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CSIS Commentary
The Chinese Are Coming! The Chinese Are Coming!
Special Contribution
By William A. Reinsch
Chinese President Xi Jinping and US President Donald Trump

It seems that every time I set out to write a dispassionate piece on some wonky area of trade policy, current events intervene, and I end up talking about the president’s latest move. This week is no exception. I have been telling people that most “trade wars” go one round: we do something; the other guy responds in kind; we glare at each other for a while; and then there’s a negotiation to try to settle our differences. Last week, the president moved into round two by responding to China’s entirely expected equivalent retaliation with a new round of possible tariffs on $100 billion of Chinese goods, literally doubling down on his earlier action of $50 billion. The Chinese are likely to respond, again, with equivalent action.

This latest move is proof of something I said a couple weeks ago—the president has untethered himself from normal administrative process and any form of adult supervision. There seems to be no one willing or able to stop him from acting on impulse or instinct. The new tariff order is also a reminder of his negotiating philosophy articulated years earlier—if you’re hit, hit back harder. His approach hasn’t changed in 30 years, and we should have seen this coming.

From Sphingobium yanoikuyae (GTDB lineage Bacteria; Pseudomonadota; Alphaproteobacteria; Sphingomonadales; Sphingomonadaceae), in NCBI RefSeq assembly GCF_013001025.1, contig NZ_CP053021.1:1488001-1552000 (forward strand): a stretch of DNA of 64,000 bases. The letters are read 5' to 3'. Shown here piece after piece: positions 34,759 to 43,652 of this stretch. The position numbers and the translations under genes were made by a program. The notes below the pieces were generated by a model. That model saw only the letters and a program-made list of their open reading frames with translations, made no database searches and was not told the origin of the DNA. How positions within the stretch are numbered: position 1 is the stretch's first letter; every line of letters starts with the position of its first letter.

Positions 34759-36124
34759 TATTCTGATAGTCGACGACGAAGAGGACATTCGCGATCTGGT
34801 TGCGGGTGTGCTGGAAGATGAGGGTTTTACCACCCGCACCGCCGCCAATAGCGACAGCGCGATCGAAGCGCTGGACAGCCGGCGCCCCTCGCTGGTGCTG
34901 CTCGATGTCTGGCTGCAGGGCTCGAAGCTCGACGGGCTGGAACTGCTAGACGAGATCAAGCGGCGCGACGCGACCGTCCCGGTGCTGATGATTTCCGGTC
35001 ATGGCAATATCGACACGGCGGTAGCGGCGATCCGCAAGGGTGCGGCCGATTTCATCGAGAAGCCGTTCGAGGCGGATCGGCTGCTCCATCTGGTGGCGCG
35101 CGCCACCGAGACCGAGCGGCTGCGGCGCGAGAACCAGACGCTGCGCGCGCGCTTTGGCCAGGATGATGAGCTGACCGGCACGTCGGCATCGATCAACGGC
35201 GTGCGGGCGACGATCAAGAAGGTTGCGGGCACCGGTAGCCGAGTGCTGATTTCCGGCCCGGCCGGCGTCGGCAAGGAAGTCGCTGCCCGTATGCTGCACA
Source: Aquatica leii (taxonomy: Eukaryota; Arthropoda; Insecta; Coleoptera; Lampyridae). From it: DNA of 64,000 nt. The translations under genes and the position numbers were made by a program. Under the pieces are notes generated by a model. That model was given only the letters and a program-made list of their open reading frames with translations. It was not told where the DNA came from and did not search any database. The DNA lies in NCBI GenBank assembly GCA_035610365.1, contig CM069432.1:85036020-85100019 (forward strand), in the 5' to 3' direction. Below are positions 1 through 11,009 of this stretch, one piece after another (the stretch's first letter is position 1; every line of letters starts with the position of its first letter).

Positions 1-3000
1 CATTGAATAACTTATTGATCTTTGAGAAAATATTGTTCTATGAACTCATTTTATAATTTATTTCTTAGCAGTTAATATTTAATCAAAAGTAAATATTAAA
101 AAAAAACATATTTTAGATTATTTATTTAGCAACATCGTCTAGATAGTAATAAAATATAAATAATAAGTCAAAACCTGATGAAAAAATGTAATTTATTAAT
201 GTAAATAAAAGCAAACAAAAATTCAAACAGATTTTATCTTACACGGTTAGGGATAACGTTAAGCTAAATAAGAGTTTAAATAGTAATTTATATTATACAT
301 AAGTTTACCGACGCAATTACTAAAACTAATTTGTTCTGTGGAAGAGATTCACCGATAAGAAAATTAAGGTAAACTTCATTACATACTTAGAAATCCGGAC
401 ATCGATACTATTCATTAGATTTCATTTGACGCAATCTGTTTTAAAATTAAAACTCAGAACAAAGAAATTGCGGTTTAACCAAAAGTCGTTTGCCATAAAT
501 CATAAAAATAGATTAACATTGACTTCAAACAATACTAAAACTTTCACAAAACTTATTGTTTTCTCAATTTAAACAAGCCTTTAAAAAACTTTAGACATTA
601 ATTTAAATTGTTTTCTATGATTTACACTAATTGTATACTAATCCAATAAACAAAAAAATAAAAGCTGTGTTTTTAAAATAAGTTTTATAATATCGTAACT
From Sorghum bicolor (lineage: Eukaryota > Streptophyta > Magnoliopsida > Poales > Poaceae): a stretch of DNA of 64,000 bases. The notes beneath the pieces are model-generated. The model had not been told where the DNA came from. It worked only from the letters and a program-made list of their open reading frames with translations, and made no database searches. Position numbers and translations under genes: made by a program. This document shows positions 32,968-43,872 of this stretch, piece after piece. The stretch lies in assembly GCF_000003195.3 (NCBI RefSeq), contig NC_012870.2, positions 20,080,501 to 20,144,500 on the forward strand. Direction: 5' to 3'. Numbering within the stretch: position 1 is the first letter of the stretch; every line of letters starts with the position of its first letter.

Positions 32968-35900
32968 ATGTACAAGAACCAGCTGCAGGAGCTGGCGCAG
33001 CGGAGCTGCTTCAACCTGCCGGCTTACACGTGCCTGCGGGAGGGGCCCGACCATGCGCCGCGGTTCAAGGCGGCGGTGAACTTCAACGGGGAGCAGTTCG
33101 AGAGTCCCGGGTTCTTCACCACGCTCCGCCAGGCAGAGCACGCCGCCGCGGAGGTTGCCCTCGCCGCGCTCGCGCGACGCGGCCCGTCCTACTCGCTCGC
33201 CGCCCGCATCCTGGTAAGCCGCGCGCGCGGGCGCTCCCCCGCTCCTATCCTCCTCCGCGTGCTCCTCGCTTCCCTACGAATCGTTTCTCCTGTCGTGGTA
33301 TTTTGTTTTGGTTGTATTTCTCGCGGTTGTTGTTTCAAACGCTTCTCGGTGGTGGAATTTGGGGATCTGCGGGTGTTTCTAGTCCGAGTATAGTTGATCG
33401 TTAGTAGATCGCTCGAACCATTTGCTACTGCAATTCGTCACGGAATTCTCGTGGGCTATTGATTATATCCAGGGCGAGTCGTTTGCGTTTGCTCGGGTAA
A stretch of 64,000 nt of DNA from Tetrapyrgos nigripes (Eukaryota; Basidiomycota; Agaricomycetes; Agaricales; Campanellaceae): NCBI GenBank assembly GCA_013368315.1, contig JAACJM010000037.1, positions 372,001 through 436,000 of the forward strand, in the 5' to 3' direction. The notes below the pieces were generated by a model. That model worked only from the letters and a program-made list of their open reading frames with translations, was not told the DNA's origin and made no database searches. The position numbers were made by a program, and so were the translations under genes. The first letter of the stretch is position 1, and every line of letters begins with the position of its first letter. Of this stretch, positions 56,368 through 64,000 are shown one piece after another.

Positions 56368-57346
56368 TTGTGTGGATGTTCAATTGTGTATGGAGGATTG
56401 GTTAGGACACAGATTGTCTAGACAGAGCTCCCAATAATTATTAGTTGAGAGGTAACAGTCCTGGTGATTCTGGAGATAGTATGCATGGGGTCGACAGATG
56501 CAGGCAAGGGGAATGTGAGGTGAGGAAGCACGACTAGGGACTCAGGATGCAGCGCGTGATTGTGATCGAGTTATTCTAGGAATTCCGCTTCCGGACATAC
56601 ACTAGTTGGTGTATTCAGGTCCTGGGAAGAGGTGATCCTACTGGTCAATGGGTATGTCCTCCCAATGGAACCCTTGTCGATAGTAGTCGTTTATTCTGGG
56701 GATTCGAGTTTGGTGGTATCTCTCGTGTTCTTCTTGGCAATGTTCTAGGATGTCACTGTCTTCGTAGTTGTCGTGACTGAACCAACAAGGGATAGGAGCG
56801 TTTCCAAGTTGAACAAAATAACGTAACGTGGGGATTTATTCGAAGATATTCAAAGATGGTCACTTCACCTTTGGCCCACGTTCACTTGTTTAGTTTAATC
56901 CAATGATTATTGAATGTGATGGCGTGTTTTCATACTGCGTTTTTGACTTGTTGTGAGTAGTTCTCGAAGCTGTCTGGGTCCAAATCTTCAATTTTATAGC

Less predictable is what will happen next. In both “rounds,” both sides have carefully left the door open for an actual negotiation by postponing actual implementation of the tariffs until an unspecified later date. The Chinese have said they will not act unless and until the United States does. That suggests talks are likely, although it is entirely possible that in the wake of Trump’s new attack, the Chinese will respond, at least initially, by refusing to come to the table. Let’s contemplate what might happen in both scenarios: there is a negotiation or there isn’t.

If there is a negotiation, I think the outcome will depend on what the United States wants. The president, as usual, has focused on the size of the overall deficit with his demand that the Chinese reduce it by $100 billion. That’s not an easy thing to do, but generally when a negotiation is about numbers, resolution is possible. I say 100; you say zero. We can probably find a number, and a time table, somewhere in between. However, if the United States ends up demanding what it says it wants—major reforms in Chinese behavior—then resolution will be much more difficult, because our demands strike at the heart of Chinese economic policy as well as the Communist Party’s ability to control the population. Those are not issues likely to be resolved in a trade negotiation. If you look at what the United States did with the Korea agreement, and if you look at what appears to be the current focus of the North American Free Trade Agreement (NAFTA) talks, you would conclude the president can be bought off with a short-term market access victory that he can go back to his base and brag about. If that is also true with China, the Chinese can probably find a way to accommodate him. That, as Rahm Emmanuel said, would waste a good crisis, but under the circumstances it might be better than a long and unsatisfactory negotiation.